The debates unnerved both candidates. When he was preparing for them during the Democratic primaries, Obama was recorded saying, "I don't consider this to be a good format for me, which makes me more cautious. I often find myself trapped by the questions and thinking to myself, 'You know, this is a stupid question, but let me … answer it.' So when Brian Williams is asking me about what's a personal thing that you've done [that's green], and I say, you know, 'Well, I planted a bunch of trees.' And he says, 'I'm talking about personal.' What I'm thinking in my head is, 'Well, the truth is, Brian, we can't solve global warming because I f---ing changed light bulbs in my house. It's because of something collective'."
As Atrios said, you gotta kinda like the guy

Have at it in the comments

What works

“With reactionaries, never argue on content or with logic. The only thing that works is to make them feel really, really bad and really, really stupid.”
On first read, the perceptive John Fleck stuck Rabett Run into his meta science category which gets too close for comfort. After playing in the USENET sandbox for a number of years, Eli realized that the denialists were very heavy into nasty and straight ahead, determined to throw so much filth that everyone went away to avoid having to shower constantly. Of course this continued in the blog world, just read the comments at Jen's place.

However, the increased reach of blogs and the ability for the bloggers to control content and monitor comments produced another style. The Bunny saw folk manipulating the system to their own personal glory and influence in ways that could only lead to distructive policies. Besides concern trolling, a number of long established strategies from the policy and scientific communities were being deployed. Blogwhoring is not so far from self-citation. To figure out what was happening you had to have some familiarity with both sides and many readers were not quite aware of what was going on but Eli is an old bunny, a veteran of many faculty meetings and conferences and an observer and listener by nature if you can get a word in edgewise.

Rabett Run was started to meet this challenge and the first thing was to find a tone that met that challenge. Michael Berube talks about this in a posting today on Barack Obama's response to attacks:
The curious thing is that Obama has been firing back, pretty consistently, without cursing like a blogger—and without quite “coming out swinging,” either. He’s introduced an entirely new discursive mode to the world of Democratic presidential politics, and I should have recognized it much earlier, because it’s the mode this humble blog has adopted in all its exchanges with David Horowitz: the mode of derisive mockery. (This has, indeed, given some of my colleagues the vapors—such as the guy who told me he doesn’t think mockery is ever appropriate in public discourse. He doesn’t teach at Penn State, though. He teaches at the Institute for Earnest Leftism.)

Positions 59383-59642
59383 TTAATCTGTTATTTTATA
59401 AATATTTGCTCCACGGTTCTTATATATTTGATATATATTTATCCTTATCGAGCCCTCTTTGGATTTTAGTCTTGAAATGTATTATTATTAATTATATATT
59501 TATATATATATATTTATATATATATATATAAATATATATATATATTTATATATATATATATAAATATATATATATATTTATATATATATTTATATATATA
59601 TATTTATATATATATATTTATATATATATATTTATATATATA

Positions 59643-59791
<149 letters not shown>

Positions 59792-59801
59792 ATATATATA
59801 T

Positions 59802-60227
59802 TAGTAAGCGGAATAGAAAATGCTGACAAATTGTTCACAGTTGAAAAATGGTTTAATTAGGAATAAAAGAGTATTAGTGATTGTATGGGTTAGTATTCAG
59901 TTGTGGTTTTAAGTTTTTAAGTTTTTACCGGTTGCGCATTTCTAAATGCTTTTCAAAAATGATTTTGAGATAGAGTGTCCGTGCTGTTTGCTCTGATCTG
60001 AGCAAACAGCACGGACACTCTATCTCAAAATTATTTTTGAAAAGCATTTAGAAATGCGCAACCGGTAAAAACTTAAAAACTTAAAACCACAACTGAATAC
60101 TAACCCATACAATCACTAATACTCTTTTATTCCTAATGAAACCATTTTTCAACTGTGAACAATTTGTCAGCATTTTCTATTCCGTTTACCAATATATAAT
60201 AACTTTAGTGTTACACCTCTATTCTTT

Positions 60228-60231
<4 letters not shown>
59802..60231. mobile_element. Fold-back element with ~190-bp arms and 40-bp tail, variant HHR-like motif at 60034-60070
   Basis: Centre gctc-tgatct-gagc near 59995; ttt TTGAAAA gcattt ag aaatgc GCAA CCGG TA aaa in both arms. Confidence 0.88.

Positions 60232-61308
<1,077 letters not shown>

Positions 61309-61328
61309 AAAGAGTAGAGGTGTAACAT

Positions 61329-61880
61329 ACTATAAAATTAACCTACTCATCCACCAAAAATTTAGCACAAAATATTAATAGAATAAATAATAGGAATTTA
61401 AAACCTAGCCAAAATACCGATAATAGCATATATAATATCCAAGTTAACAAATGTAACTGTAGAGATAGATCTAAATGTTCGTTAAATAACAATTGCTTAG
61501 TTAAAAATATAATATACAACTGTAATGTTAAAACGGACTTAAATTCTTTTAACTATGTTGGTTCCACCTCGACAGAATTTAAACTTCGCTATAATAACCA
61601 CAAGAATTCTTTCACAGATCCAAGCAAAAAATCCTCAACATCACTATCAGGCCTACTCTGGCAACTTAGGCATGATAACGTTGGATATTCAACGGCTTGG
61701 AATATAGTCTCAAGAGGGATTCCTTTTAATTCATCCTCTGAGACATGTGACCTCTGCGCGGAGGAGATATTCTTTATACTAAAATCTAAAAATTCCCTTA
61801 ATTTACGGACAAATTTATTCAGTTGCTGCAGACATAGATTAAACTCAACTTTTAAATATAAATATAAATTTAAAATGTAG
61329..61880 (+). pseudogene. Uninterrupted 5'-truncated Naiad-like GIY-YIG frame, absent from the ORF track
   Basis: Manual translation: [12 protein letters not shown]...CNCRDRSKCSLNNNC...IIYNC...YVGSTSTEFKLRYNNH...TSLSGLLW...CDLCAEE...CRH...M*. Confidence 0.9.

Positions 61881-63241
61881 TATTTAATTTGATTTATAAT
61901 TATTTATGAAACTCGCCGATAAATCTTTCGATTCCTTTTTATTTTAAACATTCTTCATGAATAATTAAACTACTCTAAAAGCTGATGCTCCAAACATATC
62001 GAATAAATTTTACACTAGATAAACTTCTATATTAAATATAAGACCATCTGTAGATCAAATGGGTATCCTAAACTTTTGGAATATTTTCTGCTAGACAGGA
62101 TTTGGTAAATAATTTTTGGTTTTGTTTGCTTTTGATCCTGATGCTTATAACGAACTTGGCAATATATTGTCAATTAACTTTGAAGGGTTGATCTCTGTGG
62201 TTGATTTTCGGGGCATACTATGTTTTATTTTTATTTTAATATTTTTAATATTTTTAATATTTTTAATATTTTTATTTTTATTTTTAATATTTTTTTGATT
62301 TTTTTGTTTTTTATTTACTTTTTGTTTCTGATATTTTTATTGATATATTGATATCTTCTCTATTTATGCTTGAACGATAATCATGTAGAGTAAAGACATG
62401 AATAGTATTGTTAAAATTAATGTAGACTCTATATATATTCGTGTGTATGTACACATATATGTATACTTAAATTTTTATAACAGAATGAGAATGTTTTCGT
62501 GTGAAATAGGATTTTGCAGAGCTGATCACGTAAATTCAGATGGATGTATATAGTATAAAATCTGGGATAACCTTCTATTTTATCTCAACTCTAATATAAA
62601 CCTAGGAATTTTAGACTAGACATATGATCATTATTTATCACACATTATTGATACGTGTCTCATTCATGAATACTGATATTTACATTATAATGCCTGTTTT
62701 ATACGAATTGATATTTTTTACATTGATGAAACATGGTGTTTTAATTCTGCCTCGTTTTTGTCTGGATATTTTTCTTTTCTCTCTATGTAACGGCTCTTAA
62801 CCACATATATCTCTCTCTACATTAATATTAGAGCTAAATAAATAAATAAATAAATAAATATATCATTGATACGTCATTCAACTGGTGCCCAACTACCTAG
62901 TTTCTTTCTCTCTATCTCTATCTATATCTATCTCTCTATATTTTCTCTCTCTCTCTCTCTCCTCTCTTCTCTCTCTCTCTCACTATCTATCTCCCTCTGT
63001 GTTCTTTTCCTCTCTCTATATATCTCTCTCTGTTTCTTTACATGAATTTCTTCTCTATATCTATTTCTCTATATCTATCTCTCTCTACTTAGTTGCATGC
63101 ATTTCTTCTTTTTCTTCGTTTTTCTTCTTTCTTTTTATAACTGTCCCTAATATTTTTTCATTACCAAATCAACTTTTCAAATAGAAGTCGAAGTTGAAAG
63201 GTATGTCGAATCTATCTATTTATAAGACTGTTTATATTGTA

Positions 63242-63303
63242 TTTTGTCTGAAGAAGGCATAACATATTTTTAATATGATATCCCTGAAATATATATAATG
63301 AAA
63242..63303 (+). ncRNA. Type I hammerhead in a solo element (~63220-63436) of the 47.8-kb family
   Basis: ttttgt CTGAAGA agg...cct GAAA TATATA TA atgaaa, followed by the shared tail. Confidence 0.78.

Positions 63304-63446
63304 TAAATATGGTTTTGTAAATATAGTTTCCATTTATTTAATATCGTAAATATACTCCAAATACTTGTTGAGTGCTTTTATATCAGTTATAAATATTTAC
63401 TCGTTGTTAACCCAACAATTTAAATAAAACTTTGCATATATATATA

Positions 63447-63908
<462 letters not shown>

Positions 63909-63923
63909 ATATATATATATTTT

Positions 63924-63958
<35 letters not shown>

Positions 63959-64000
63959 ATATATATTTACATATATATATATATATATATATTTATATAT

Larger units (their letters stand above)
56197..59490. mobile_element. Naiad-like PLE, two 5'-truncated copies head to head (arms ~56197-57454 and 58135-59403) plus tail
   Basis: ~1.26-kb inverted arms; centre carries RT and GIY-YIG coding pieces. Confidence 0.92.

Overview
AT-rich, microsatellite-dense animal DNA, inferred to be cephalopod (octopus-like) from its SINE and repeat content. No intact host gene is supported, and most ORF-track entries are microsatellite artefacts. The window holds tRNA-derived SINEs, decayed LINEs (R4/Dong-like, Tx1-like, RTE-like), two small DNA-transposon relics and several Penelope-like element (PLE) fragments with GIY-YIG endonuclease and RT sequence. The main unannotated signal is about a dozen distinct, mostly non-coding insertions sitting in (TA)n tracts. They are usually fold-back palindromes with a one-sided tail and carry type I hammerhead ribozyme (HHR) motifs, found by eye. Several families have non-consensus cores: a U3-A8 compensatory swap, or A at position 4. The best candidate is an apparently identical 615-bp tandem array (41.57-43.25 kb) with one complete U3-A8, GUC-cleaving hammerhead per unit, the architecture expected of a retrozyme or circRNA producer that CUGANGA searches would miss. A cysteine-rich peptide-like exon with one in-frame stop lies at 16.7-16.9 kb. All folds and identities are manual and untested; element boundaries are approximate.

This is a standard that Eli tries to reach, and sometimes gets close to (IEHO) but often fails. As Berube recognizes,

But unlike my responses to Horowitz, Obama’s mockery hasn’t been over the top; it’s been dismissive but calm, cool, collected, as when Obama replied to McCain’s charge that he is a radical socialist by surmising that McCain’s next move would be to attack him for being a “secret communist” on the grounds that he shared his toys in kindergarten.
further (after a drive by on Darth Cheney)

So no, Obama doesn’t curse like a blogger. But he has brought some serious snark to the campaign trail, for maybe the first time ever in the history of everything ever........ Obama’s fighting back, all right, but in ways no Democratic candidate has even attempted before. He’s not post-partisan, and he’s not Olbermanian either. He merely treats McCain’s attacks with the contempt they deserve, but lightly; and while he performs stability, he also manages to perform seriousness and snarkiness all at once. It’s not easy. But he’s really, really good at it.

ethereal lightness in this business is everything. Sometimes Rabett Run achieves it, it is our goal, but meat axes are sometimes the only tool available. Besides which the Rabett Rest Farm does not have $700,000,000 to support our editing staff, which is your fault for not donating.

There is nothing more to say, let loose in the comments

Sunday, November 02, 2008

We are honored

Cohenite has published his list of the ten worst blog posts of all times. It was a tough competition folks and Hanson's Bulldog, aka Tamino won first place for calling out Joe D'Aleo's graphology. However, your humble hare followed closely in second and took a fourth for his work (OK T took third also but that was really for a post by McIntyre) Tim Lambert was reduced to a pitiful sixth and eighth. It's a tough business climate blogging and Real Climate didn't even make the top ten

On behalf of the Rabett Run team, Eli is honored to accept this second place award which shall be proudly displayed.

More praise in the comments.